The trouble with civilization.

Human beings are a disease, a cancer of this planet. You’re a plague and we are the cure.-The Matrix

Another book I grabbed from the library during one of my brief visits was Ronald Wright’s 2005 book A Short History of Progress. It reminded me of an extended essay, much like those found in publications such as The Atlantic, Harper’s or Wilson Quarterly.  Taking the same approach as a Jared Diamond with his recent book Collapse, the British historian and novelist Wright after examining the historical and archeological record of Easter Island, the Roman Empire, the Mayan city-states and ancient Sumer concludes that human civilization, much like capitalism in the minds of Marxist theorists, carries the seeds of its own destruction. As population increases, society itself grows both in size and complexity, eventually taking the form of a pyramid:  rigid and hierarchical in nature with a massive plebian or peasant base serving the needs of upper crust warriors, priests and rulers. Eventually, the ever-increasing demand for resources destroys the environment, denying the ruling classes the means to rule the ruled. As a result chaos, strife and instability reign as society collapses. Your civilization has its brief day in the sun and another kingdom or empire somewhere in the world takes over as top dog.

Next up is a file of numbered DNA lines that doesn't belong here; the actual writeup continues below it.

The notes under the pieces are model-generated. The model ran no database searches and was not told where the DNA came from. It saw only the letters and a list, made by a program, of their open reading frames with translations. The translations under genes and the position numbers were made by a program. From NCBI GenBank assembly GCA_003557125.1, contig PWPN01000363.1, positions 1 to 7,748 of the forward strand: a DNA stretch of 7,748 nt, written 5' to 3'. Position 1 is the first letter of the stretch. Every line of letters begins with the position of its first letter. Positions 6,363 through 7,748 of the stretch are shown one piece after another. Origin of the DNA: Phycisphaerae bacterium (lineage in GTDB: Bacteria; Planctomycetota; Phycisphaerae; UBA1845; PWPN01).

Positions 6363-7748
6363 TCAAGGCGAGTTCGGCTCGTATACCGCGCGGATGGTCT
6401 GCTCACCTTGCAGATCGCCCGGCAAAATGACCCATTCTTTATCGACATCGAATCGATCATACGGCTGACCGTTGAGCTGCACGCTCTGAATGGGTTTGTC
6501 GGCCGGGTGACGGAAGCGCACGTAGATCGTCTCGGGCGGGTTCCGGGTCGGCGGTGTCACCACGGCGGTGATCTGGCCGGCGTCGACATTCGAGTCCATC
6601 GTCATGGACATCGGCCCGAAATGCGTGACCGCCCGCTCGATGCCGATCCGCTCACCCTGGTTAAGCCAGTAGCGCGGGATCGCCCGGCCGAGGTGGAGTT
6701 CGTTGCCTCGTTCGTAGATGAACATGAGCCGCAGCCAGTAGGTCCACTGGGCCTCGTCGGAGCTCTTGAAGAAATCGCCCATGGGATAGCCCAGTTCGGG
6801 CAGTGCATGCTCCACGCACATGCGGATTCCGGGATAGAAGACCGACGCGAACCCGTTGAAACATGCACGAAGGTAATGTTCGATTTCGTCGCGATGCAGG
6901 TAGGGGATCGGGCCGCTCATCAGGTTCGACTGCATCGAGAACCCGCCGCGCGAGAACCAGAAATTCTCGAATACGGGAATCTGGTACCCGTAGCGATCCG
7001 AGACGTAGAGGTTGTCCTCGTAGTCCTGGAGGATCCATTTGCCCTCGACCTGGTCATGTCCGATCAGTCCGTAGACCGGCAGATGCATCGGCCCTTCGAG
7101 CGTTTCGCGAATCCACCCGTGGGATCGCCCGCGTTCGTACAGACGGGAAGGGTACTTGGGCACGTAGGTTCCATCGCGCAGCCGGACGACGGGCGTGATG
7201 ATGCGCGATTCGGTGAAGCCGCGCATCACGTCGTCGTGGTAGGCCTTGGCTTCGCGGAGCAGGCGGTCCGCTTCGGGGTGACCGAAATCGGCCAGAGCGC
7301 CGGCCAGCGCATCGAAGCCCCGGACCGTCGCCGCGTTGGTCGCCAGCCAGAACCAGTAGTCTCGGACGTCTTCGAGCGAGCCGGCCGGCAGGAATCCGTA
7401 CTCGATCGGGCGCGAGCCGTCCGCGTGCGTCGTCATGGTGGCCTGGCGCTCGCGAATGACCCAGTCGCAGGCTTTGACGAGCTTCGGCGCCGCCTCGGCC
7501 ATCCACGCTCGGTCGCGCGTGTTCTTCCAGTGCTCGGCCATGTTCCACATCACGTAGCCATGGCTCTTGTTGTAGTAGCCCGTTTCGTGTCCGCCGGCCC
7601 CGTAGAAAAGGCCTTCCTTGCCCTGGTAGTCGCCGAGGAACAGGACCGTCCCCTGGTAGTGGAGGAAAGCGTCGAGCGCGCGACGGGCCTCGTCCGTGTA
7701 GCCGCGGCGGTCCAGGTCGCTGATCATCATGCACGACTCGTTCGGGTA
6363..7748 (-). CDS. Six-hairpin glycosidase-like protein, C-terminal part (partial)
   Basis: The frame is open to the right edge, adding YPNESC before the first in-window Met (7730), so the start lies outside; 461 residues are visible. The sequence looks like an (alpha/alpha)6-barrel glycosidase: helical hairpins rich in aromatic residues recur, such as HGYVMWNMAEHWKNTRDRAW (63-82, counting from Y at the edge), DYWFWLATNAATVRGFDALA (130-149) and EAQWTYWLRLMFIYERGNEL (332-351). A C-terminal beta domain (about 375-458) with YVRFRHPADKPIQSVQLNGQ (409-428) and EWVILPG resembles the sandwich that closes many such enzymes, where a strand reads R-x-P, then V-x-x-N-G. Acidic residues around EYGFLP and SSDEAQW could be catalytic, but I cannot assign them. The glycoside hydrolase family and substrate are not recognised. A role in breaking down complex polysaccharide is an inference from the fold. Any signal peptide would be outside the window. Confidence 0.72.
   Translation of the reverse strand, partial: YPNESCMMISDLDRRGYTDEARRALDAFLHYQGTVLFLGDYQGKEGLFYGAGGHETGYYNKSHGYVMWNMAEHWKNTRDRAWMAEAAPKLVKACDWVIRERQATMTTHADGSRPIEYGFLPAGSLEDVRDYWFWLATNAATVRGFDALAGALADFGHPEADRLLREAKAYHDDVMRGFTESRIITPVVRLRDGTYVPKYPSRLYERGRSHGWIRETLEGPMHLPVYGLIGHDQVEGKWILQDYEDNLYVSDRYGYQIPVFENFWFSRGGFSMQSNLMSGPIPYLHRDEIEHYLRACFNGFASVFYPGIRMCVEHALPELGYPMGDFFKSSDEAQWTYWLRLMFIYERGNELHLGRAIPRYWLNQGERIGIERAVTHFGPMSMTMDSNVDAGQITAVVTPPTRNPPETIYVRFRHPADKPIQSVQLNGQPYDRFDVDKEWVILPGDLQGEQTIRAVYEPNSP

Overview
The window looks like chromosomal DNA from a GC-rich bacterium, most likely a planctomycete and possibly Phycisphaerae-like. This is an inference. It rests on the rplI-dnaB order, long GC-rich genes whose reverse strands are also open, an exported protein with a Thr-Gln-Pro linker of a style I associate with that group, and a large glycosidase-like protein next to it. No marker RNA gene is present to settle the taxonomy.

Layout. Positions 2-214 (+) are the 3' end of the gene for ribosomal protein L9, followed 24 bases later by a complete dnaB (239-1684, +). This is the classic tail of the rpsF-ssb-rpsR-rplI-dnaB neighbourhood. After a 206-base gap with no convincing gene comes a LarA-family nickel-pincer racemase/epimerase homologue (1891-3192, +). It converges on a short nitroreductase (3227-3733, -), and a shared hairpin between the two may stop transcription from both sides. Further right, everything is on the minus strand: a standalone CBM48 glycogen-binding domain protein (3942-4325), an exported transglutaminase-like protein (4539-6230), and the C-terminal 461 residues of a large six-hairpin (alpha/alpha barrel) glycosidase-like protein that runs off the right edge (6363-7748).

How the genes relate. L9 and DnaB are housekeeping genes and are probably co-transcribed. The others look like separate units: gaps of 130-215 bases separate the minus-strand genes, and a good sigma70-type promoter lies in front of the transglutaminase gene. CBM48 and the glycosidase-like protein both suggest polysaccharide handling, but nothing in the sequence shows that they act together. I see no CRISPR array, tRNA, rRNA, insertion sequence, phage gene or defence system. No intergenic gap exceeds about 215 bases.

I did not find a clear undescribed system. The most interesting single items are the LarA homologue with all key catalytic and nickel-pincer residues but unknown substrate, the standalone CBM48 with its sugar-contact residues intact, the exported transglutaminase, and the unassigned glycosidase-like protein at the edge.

But there’s a bigger problem. Places like Easter Island and the Mayan constellation of city states were rather small and isolated areas. Sumer was small and was easily absorbed and reabsorbed into any number of ancient empires common to the Fertile Crescent. The Roman Empire, while at its zenith was spread out over much of the Mediterranean littoral, much like Sumer was eventually absorbed into empires barbarian or Islamic, or its peripheral portions spun-off into kingdoms of their own. But 500 years after those Roman successor kingdoms broke out of Europe and conquered the Americas, Africa and much of Asia. Thanks to modern technology and mass communications, what we call civilization is now global and no longer just regional. So if this pattern of resource exhaustion and societal collapse happens again, it will happen on a planet-wide scale. And that’s a BIG problem.

Like most theories of history, Wright’s is a construct of his creation and should be treated as such. While it’s risky to make long-range predictions based on past historical evidence without the gift of clairvoyance, Wright’s arguments based on his interpretation of that historical and scientific evidence seem reasonable and compelling. It might not be a bad idea to heed the warnings in A Short History of Progress. After all, as the anonymous graffiti artist quoted in Wright’s book so sagely put it “each time history repeats itself, the price goes up.”

2 thoughts on “The trouble with civilization.

  1. I’ve heard quite a bit about this book and it sounds quite intriguing. I seem to have moved away from books like this recently, but I might have to find my way back sometime soon!


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